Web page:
It was a long time coming, but Governor Corbett finally officially put pen to paper on the transportation funding bill. This piece of legislation, whose failure last summer was part of an embarrassing episode for the Governor, now becomes his largest political and legislative victory this year.
Corbett was so happy to sign this piece of legislation that after the official ceremony in Potters Mills, he flew to Montgomery County to hold another event.
“We’re here to celebrate in our effort to keep people safe. After a great deal of debate we have a transit bill that will help people on every work day travel,” Gov. Corbett said. “This is the path to success. There isn’t a corner of the state that will not be touched by this bill.”
The Governor spoke near the Route 422 interchange and six-lane bridge over the Schuylkill River. The replacement of the bridge over the next two years, at a cost of $149 million, is an example of one of the projects included in this piece of legislation.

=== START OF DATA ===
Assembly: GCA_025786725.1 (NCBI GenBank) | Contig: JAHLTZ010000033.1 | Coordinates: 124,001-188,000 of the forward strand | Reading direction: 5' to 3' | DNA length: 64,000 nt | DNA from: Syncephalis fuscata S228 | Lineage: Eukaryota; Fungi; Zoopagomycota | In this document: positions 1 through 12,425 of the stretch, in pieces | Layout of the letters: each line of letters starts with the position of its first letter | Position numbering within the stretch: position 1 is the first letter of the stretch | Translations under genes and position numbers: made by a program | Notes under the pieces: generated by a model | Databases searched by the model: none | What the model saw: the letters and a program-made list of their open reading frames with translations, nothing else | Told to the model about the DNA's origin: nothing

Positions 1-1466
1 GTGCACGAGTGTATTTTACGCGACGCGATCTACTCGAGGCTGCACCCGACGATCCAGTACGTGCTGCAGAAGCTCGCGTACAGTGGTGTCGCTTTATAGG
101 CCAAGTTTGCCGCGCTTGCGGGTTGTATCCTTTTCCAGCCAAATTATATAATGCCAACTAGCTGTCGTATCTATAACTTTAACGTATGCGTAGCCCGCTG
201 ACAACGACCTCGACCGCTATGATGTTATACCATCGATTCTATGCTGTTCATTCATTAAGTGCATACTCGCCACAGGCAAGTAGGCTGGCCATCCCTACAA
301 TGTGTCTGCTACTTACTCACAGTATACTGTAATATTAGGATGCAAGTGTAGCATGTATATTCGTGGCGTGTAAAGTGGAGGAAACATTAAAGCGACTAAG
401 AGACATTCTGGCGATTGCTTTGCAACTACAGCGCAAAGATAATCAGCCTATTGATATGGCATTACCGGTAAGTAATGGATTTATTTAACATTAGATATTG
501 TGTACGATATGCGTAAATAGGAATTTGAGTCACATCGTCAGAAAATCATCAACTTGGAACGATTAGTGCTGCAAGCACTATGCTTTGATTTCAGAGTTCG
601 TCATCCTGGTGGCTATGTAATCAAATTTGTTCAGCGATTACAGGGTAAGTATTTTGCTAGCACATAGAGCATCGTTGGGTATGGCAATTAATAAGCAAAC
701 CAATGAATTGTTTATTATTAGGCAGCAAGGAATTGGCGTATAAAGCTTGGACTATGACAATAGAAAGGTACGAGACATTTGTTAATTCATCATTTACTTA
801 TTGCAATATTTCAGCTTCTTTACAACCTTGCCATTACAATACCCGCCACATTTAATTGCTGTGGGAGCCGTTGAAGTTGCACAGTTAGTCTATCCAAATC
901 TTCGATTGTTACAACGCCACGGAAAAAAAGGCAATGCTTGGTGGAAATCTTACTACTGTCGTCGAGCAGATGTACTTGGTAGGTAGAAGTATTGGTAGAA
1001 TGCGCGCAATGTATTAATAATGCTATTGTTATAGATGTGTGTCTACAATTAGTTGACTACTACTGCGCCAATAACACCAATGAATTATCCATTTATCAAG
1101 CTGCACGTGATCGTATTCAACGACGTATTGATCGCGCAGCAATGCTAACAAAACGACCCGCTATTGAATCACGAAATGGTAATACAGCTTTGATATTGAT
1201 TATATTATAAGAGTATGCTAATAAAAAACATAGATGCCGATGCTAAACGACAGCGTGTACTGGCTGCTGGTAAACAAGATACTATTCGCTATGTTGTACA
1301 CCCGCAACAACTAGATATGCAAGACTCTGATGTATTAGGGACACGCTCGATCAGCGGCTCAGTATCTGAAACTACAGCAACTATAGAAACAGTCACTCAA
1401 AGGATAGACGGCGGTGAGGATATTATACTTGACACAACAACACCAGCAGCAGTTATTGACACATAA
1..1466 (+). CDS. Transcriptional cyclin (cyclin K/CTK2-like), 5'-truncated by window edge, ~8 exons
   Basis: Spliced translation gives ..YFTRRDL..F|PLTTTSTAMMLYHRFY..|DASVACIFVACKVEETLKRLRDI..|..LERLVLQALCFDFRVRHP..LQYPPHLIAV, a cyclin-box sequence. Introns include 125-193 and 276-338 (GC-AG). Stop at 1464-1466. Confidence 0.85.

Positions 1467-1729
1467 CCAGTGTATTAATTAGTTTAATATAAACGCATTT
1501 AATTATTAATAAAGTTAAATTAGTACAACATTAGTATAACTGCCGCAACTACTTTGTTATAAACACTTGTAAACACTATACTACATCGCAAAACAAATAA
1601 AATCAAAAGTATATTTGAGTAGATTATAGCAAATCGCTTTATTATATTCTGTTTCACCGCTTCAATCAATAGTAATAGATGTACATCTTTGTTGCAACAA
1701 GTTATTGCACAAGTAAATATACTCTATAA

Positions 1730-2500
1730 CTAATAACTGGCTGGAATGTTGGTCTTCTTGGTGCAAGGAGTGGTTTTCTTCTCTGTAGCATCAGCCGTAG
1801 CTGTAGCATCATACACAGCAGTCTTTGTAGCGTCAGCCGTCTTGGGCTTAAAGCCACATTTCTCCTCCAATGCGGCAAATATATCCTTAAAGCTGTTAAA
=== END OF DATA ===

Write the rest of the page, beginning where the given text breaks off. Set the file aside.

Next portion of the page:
The bill appropriates $2.3 billion a year for the state’s transportation system until 2017-18. Of that money, about $1.65 billion will go to highways and bridges while $476 to $497 million is marked for the state’s mass transit systems.
It will also slowly fade out the cap on the Oil Company Franchise Tax (OCFT). The bill will be funded by this increase in the gas tax and higher driver fines and fees. These measures, as well as a change in the threshold for prevailing wage projects from $25,000 to $100,000, briefly imperiled the legislation last week.